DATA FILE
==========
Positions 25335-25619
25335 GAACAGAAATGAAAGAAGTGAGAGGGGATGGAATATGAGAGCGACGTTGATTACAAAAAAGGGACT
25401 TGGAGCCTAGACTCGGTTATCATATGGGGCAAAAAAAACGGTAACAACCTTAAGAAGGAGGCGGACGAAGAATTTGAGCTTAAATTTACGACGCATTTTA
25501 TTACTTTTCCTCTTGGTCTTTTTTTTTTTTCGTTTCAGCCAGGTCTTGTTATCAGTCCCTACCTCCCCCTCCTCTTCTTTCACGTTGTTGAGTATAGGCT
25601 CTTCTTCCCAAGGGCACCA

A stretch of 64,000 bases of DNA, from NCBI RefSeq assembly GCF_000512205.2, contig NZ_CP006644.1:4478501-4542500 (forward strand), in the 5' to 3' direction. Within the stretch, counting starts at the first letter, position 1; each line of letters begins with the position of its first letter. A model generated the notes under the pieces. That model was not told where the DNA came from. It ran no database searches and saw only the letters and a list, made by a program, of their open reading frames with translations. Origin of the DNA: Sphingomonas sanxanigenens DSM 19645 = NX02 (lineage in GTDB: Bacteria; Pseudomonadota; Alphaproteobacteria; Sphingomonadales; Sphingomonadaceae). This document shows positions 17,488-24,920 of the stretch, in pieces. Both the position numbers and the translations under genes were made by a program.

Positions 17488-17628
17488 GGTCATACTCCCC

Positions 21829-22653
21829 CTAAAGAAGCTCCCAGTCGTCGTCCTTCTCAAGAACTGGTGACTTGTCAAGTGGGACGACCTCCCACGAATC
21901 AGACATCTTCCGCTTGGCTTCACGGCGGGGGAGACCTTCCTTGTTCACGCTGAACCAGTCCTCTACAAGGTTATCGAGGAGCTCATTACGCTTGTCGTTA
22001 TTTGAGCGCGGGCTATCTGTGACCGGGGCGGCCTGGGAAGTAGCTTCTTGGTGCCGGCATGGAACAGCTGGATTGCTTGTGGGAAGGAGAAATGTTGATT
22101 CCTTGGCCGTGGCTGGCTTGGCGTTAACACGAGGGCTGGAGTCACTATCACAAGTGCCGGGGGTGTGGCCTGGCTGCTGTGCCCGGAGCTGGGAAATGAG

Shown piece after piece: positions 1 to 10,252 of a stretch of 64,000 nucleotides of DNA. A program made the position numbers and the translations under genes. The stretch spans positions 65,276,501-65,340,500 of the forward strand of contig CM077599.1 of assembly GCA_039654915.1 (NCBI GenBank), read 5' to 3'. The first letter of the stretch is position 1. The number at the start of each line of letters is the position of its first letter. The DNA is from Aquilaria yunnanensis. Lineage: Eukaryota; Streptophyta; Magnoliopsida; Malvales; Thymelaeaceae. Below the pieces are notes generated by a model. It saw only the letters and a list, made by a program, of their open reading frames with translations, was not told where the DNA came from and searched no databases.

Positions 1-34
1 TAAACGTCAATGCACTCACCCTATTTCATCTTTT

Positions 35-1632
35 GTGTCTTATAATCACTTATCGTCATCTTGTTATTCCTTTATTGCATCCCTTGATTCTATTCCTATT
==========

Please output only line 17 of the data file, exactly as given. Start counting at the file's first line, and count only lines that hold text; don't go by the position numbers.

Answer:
Positions 35-1632